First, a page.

Photo taken in:ParnuCountry name at time of photo:Russia pre 1917Country name today:Estonia
This is the family of my paternal grandfather. From left to right sitting: my grandmother Khaya-Leya Shein (nee Teiman), my grandfather Sholom-Iosif Shein. Grandfather's siblings, his brother Hari-Moishe Shein and his sister Tsviya Shein, are standing. The photograph was taken in Parnu in the 1880s.
I know about my father’s family from my grandfather Sholom-Iosif Shein, who was born on 10th May 1866 in the Estonian town of Parnu, which belonged to the Russian empire at that time. I know that my grandfather had a brother named Hari-Moishe and a sister, Tsvirl. Unfortunately there is hardly anything I know about that family.
My paternal grandmother, Khaya-Leya Shein, nee Teiman, was born on 15th October 1873 in the town of Panevezhis, Lithuania. My great-grandfather’s name was David Teiman. That is all I know about him. My grandparents got married on 2nd September 1892 and their marriage was registered by the rabbi of the town of Parnu. They apparently left the town as all their children were born in the Estonian town of Valga, on the border with Latvia.
There were six sons and three daughters. The eldest child, Rohe-Gitl, was born in 1893. She was called by the Russian name of Rosa. My father’s elder brother was called Efroim, and he was born in 1896. He was named after Great-grandfather. My father was born in 1898, shortly after his grandfather Naftole-Hertz Efroim Shein died. So Father was named Naftole-Hertz. In 1900 Ester was born and Ella followed in 1902. The next son, Leib, was born in 1903 and Abram in 1904. Then came Isroel in 1906 and the youngest, Pesach, was born in 1911.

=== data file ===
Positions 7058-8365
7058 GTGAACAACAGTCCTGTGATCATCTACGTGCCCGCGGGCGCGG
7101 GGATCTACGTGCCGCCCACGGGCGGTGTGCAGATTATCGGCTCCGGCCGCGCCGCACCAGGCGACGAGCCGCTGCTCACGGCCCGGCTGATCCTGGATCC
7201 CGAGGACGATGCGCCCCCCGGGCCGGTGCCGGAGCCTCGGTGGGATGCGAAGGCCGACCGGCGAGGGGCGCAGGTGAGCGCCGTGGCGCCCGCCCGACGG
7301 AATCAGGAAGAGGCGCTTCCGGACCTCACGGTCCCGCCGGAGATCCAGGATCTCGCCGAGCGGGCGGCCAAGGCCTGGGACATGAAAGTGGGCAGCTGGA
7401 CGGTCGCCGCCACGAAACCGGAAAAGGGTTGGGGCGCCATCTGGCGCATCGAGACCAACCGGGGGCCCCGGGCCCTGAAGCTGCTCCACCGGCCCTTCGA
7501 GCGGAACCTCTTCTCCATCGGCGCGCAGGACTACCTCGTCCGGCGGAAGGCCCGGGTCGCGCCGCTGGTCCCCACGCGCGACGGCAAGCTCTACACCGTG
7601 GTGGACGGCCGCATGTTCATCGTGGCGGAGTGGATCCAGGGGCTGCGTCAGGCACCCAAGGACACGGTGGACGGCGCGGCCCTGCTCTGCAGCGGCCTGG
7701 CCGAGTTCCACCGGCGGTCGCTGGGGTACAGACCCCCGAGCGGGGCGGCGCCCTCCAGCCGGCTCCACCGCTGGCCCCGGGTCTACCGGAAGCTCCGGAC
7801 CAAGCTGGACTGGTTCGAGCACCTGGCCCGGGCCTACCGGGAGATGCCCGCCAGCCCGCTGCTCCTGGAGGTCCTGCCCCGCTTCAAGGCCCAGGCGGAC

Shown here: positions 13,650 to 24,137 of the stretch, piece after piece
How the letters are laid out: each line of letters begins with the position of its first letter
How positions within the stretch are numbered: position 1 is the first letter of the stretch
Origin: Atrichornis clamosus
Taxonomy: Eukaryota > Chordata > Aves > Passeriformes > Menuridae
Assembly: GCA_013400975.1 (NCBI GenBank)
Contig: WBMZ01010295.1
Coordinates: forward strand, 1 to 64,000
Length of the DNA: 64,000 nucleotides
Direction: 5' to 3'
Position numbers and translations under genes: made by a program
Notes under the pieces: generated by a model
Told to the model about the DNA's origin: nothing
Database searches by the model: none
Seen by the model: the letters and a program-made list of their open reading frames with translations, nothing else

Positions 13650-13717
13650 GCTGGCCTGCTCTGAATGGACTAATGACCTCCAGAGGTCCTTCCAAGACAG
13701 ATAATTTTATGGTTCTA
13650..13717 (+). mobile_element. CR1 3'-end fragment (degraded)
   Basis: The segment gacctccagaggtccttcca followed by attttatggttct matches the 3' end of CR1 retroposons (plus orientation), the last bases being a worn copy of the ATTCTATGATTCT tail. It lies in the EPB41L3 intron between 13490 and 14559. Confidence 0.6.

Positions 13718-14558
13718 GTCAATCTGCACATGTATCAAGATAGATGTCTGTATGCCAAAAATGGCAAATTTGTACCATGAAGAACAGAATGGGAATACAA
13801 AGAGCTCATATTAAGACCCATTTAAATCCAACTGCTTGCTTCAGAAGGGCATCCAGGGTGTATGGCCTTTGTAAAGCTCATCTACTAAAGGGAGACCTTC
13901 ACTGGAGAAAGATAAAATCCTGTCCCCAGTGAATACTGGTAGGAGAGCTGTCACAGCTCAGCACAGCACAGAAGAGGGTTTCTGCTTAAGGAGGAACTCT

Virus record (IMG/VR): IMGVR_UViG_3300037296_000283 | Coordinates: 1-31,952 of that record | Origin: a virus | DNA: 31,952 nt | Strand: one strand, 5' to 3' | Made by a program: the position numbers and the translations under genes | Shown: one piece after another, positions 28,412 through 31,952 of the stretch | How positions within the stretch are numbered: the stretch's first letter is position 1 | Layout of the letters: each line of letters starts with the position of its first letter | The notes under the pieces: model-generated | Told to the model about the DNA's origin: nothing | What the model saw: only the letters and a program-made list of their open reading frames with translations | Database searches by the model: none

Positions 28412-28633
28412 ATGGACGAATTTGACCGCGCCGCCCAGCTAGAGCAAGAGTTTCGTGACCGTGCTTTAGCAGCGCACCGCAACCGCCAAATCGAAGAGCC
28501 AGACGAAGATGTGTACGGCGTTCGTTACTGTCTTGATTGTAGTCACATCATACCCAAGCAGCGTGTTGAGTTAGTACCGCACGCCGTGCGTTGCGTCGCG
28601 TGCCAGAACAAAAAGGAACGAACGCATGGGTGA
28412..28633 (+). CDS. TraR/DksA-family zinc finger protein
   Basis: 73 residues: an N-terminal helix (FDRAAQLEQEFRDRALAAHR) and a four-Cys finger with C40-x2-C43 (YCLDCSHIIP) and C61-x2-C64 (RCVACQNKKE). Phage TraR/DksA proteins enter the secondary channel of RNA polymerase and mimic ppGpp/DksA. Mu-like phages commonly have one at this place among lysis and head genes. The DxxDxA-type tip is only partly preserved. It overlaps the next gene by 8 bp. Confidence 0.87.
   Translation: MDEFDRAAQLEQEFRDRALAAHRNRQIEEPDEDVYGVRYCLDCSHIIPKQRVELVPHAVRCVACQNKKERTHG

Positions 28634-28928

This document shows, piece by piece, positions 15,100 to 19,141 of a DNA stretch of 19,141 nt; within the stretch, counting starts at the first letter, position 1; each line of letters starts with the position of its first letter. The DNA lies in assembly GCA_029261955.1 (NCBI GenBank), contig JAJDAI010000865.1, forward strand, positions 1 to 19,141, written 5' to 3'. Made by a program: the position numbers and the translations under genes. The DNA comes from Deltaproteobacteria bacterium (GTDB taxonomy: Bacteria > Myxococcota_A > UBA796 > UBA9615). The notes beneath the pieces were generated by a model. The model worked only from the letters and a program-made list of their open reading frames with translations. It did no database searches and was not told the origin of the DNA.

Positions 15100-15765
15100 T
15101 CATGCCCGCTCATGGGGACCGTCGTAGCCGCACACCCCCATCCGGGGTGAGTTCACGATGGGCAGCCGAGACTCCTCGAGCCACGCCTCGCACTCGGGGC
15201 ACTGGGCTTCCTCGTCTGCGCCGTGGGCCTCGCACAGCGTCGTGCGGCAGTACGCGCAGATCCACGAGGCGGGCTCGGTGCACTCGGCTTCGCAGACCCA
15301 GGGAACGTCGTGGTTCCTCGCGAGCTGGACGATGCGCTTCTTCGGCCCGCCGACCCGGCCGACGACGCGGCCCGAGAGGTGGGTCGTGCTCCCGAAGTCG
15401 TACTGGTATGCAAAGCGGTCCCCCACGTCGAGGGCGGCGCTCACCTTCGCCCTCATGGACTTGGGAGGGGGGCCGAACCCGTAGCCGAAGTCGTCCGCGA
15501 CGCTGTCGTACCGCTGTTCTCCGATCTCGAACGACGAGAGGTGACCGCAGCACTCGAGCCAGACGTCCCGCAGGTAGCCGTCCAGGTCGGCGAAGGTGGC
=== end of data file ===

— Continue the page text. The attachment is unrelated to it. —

When grandfather Sholom-Iosif got married, he made a living on cattle breeding. Then he was involved in timbering. The elder sons, Efroim, my father and Leib did not get secular education, they went only to cheder. They were elder sons and had to work to help their father. They were hard-working. Our family was rather well-heeled, but it was gained by hard labor. The daughters and younger sons got both Jewish and secular education. Though father did not manage to go to lyceum, he knew how to count well, was knowledgeable about timber, graders of wood, measuring timber. He was well up in everything related to work.
The family was very religious. There was a synagogue and a prayer house in Valga. The prayer house was at my grandfather’s place. The kashrut was observed at home. The family followed Jewish traditions. All members of the family went to the synagogue on Sabbath and on Jewish holidays. Yiddish was spoken at home. Everybody spoke good German and Estonian.